Characteristics of Honeylocust Wood

      Thoughts on Honeylocust, a little-known but attractive and useful wood species. June 30, 2007

I didn't discover, or even know about, honeylocust wood until I salvaged a few pieces from a nearby golf course, and sent a sample to an expert for identification. I was surprised what a beautiful wood it is. I've since salvaged quite a few pieces of honeylocust wood for various projects, such as a bench, a table, and walking canes. Have any of you used honeylocust for your woodworking projects? If so, I'd like to read what you've made from honeylocust, and I'd like to see pictures of your completed projects.

Forum Responses
(Sawing and Drying Forum)
From contributor G:
I got some off the roadside from a tree that had fallen... made a lot of firewood out of it because the county had cut it up so short. I do love its color and made a knife handle and sheath out of the firewood. Now, you may say what the heck... but we have a log of honey locust we are picking up next week that we are plan on milling into a beefy mantel. I think it will be awesome. Especially if I can convince the customer to do a clear finish.
Have never bought any and don't know cost.

From Professor Gene Wengert, forum technical advisor:
It is indeed a wonderful wood with great grain, etc. The strong red color will fade with time, a bit. Honeylocust (Gleditsia triacanthos) is not related to black locust (Robinia pseudoacacia). For that reason, perhaps, the official lumber name is spelled as one word.

From contributor J:
I have made coffee tables and benches of honeylocust. Unfinished it had a strong ash type grain. I didn't finish the items so I don't know how it finishes. It worked a lot like oak. Most of the furniture I used to make was unfinished, as I didn't have a finishing space and didn't want to build one.

From contributor D:
I love honeylocust. Mill a good deal of it and use it in some of my attempts at woodworking. Sometimes the wood can have punky spots in an otherwise perfect board, so it takes a little selective cutting of the stock. It is a good hard wood. Here is a set of patio chairs made from it. They are unfinished.

Click here for higher quality, full size image

Here is one of the chairs wet with water (washing it off before it left). It should show how a finish would bring out the color of the grain.

Click here for higher quality, full size image

From contributor U:
I just got some honeylocust logs from a local tree business two days ago. I cut one smaller log into two 4" thick slabs today, about 12 inches wide. I got the ends Anchorsealed. The wood was pretty slow cutting. The logs were frozen when I cut, however. There was a knot in the slabs on one side which will look really cool when dried. I will bookmark them into one large slab for a table top.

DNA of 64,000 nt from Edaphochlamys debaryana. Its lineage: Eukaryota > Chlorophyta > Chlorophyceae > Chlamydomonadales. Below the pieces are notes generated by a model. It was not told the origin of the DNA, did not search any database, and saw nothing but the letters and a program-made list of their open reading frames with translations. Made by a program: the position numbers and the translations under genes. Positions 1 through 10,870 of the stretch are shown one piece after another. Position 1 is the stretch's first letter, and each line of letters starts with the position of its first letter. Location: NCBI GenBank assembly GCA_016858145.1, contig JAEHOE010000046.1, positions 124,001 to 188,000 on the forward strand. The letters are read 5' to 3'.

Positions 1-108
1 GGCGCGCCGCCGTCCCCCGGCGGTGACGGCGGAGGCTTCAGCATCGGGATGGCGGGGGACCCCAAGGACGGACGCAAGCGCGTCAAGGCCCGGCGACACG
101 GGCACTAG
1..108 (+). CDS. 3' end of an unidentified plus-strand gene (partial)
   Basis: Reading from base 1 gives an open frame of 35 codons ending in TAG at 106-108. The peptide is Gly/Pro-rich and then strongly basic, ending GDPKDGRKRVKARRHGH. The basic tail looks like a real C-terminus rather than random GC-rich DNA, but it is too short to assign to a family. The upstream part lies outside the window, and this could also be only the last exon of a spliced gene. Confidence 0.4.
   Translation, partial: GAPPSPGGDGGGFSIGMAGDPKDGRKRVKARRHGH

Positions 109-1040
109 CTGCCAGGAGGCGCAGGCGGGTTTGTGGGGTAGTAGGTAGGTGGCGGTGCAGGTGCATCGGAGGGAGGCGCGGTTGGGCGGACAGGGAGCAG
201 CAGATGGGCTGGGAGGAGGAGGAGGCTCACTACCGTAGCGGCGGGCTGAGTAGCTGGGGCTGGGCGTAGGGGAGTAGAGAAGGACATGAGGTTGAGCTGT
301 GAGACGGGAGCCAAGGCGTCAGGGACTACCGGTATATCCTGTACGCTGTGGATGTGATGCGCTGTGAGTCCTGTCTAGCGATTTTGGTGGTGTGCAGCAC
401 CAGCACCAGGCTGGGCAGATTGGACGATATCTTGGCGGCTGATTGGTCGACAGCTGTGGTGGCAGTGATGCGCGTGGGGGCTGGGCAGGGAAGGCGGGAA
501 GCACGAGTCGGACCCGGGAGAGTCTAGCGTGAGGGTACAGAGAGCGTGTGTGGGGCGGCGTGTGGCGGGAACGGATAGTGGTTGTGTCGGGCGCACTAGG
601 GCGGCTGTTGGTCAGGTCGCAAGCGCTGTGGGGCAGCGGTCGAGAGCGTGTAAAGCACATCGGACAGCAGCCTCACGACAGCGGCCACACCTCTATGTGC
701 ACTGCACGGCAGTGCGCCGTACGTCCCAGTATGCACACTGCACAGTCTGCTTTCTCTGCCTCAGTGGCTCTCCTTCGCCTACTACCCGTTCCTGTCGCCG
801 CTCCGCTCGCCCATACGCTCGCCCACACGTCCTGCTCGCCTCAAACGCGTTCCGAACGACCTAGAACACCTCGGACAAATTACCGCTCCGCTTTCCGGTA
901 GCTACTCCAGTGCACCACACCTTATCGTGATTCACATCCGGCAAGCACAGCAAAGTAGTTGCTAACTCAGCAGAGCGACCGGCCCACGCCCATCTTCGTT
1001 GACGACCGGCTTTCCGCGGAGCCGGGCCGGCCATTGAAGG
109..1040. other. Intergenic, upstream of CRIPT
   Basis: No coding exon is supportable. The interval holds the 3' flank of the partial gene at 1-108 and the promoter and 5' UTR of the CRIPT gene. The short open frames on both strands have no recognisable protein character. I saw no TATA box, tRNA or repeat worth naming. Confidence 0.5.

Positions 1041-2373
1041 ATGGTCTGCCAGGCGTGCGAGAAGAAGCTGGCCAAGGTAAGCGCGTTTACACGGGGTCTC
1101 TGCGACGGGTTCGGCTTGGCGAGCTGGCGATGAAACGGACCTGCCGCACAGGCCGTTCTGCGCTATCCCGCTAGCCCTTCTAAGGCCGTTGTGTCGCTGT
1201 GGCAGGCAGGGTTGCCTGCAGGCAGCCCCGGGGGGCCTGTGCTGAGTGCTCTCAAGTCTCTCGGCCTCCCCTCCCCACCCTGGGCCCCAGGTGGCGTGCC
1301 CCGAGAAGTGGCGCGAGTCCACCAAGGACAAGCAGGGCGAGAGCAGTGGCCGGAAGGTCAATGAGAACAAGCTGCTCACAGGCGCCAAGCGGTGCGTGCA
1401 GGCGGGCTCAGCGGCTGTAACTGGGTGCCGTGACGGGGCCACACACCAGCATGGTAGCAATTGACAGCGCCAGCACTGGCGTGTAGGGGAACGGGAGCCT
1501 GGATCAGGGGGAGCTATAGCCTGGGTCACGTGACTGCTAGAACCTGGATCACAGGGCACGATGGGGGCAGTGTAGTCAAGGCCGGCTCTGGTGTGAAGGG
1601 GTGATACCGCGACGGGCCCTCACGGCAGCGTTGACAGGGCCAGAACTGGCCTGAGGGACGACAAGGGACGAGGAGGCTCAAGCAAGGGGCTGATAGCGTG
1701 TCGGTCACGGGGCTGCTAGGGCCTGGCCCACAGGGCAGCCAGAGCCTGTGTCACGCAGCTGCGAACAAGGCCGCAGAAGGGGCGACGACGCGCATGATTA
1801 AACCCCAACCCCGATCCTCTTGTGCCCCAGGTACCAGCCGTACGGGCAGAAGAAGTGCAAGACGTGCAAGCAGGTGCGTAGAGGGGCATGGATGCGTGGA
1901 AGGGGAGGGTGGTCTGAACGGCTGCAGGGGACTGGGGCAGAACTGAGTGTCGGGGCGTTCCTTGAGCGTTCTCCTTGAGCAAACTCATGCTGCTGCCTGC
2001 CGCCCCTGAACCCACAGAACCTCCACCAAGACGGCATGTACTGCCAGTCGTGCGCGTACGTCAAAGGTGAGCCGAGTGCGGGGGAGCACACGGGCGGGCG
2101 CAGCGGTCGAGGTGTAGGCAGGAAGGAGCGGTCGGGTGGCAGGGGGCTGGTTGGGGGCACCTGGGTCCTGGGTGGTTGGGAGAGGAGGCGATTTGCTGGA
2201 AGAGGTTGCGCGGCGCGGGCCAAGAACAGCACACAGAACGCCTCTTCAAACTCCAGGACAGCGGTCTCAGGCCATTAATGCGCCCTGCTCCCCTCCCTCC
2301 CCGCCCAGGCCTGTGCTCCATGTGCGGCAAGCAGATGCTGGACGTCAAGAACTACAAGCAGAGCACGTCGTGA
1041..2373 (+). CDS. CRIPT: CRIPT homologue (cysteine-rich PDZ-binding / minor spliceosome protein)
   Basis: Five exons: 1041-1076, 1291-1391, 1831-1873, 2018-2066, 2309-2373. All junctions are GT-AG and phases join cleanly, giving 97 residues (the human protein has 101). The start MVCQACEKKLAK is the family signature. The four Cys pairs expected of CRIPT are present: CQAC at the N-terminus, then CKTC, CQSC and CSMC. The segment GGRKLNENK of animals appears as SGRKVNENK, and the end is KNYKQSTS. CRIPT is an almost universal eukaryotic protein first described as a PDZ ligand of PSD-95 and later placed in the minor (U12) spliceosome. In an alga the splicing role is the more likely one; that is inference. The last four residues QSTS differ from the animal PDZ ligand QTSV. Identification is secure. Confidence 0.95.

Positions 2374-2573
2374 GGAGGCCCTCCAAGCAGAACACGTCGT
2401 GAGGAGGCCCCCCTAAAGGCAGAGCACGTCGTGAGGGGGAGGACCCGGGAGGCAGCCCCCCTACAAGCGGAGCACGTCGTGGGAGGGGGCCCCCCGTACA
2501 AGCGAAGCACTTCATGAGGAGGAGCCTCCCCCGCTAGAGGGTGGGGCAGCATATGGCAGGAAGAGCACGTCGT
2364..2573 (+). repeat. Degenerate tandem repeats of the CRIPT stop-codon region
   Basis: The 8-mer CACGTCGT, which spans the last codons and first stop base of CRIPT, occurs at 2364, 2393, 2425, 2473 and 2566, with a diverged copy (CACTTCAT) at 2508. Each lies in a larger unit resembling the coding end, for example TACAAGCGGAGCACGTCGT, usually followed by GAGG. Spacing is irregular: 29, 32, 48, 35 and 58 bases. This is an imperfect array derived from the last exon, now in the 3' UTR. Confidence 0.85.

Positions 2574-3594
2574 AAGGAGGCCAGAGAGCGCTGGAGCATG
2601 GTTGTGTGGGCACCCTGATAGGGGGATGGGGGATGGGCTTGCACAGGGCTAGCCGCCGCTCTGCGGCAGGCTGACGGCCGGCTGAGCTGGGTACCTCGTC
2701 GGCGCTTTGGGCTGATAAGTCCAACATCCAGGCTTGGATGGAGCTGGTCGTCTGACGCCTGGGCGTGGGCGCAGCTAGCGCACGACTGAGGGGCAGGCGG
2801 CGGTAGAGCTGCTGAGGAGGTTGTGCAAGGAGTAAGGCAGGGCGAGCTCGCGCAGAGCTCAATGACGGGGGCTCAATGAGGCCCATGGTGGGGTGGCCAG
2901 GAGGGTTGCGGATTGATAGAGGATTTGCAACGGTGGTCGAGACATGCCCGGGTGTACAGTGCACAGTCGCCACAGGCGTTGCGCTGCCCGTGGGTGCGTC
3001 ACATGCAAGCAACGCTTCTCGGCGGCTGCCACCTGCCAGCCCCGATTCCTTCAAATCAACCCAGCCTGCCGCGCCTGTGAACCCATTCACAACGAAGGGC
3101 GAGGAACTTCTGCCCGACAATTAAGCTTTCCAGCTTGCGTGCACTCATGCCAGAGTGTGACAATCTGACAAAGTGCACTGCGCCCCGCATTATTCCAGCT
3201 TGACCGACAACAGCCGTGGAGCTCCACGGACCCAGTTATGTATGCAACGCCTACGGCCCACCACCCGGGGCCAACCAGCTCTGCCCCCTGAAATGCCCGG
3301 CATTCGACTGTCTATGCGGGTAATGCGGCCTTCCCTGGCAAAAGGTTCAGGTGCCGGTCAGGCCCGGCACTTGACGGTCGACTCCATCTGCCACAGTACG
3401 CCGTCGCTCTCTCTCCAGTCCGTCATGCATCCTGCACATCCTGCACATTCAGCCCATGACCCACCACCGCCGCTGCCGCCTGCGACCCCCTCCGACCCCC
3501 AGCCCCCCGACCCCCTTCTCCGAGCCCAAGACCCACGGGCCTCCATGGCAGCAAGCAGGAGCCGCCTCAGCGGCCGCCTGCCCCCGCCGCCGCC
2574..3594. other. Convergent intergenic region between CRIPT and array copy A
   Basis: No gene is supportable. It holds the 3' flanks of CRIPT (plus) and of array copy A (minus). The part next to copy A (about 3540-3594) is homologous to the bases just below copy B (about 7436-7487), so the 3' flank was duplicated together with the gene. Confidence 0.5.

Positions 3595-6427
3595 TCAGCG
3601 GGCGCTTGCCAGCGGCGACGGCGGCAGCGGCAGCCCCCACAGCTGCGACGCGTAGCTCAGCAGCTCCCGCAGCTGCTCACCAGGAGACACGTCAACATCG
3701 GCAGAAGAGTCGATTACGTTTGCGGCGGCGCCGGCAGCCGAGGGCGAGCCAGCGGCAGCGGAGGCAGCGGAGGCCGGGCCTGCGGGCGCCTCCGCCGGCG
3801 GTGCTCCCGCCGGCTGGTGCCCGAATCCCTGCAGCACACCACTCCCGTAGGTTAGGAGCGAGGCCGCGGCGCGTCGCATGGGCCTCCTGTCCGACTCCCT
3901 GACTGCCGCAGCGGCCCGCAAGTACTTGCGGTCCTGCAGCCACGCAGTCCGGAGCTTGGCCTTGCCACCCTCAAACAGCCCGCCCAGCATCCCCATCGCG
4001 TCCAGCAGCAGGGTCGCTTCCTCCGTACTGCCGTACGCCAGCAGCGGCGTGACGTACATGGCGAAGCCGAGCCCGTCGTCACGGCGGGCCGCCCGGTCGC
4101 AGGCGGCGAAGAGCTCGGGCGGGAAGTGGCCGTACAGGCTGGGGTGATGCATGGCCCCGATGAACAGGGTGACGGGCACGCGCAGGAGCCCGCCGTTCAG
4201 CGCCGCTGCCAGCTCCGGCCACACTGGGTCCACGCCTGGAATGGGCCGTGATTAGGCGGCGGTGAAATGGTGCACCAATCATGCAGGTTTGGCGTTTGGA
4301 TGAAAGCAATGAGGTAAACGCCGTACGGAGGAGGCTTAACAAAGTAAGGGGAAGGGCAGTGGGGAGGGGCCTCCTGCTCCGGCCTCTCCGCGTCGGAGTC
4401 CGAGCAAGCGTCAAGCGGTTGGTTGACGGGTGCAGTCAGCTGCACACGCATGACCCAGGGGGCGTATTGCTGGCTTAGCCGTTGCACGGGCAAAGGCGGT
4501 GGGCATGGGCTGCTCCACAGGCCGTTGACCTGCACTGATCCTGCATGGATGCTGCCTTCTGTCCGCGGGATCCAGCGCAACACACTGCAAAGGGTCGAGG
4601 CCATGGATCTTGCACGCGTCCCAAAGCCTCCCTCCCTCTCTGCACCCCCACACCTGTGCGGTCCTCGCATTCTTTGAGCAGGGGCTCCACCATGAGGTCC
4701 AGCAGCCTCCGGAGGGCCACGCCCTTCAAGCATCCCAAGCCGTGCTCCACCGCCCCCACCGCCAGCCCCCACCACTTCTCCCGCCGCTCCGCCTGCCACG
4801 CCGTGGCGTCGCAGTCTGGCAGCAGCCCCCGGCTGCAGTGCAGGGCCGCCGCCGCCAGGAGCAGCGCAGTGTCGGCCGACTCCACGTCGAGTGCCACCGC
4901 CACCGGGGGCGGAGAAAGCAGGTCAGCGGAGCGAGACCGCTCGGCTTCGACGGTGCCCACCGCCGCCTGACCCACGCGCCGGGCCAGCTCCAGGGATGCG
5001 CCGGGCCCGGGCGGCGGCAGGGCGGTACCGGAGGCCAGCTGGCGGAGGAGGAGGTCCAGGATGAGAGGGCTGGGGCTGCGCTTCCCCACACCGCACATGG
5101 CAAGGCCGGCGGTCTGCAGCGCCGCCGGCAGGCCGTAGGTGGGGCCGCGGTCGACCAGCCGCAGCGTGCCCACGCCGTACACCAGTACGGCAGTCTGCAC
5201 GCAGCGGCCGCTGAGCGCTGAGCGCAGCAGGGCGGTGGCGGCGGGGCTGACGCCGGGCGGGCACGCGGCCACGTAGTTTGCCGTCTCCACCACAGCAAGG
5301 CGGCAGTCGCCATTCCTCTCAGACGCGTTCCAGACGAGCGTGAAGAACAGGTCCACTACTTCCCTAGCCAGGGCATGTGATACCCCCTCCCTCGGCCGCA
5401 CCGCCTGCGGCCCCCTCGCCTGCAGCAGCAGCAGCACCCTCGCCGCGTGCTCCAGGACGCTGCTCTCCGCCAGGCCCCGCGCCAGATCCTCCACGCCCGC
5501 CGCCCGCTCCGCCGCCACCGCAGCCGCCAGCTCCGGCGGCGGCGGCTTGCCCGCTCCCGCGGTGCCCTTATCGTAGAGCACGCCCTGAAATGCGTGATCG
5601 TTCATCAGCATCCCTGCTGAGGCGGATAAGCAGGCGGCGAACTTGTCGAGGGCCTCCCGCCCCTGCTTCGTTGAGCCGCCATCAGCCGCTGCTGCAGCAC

The comments below were added after this Forum discussion was archived as a Knowledge Base article (add your comment).

Comment from contributor A:
I had several trees sawed, dried, and planed into 3/4 inch boards and have made some beautiful tables. Some of the board are around ten years old and have acquired a yellow and red streak/appearance.

Would you like to add information to this article?
Interested in writing or submitting an article?
Have a question about this article?

Have you reviewed the related Knowledge Base areas below?
  • KnowledgeBase: Knowledge Base

  • KnowledgeBase: Primary Processing

  • KnowledgeBase: Primary Processing: Sawmilling

  • KnowledgeBase: Wood Engineering

  • KnowledgeBase: Wood Engineering: Wood Properties

    Would you like to add information to this article? ... Click Here

    If you have a question regarding a Knowledge Base article, your best chance at uncovering an answer is to search the entire Knowledge Base for related articles or to post your question at the appropriate WOODWEB Forum. Before posting your message, be sure to
    review our Forum Guidelines.

    Questions entered in the Knowledge Base Article comment form will not generate responses! A list of WOODWEB Forums can be found at WOODWEB's Site Map.

    When you post your question at the Forum, be sure to include references to the Knowledge Base article that inspired your question. The more information you provide with your question, the better your chances are of receiving responses.

    Return to beginning of article.

    Refer a Friend || Read This Important Information || Site Map || Privacy Policy || Site User Agreement

    Letters, questions or comments? E-Mail us and let us know what you think. Be sure to review our Frequently Asked Questions page.

    Contact us to discuss advertising or to report problems with this site.

    To report a problem, send an e-mail to our Webmaster

    Copyright © 1996-2019 - WOODWEB ® Inc.
    All rights reserved. No part of this publication may be reproduced in any manner without permission of the Editor.
    Review WOODWEB's Copyright Policy.

    The editors, writers, and staff at WOODWEB try to promote safe practices. What is safe for one woodworker under certain conditions may not be safe for others in different circumstances. Readers should undertake the use of materials and methods discussed at WOODWEB after considerate evaluation, and at their own risk.

    WOODWEB, Inc.
    335 Bedell Road
    Montrose, PA 18801

    Contact WOODWEB

  • WOODWEB - the leading resource for professional woodworkers

      Home » Knowledge Base » Knowledge Base Article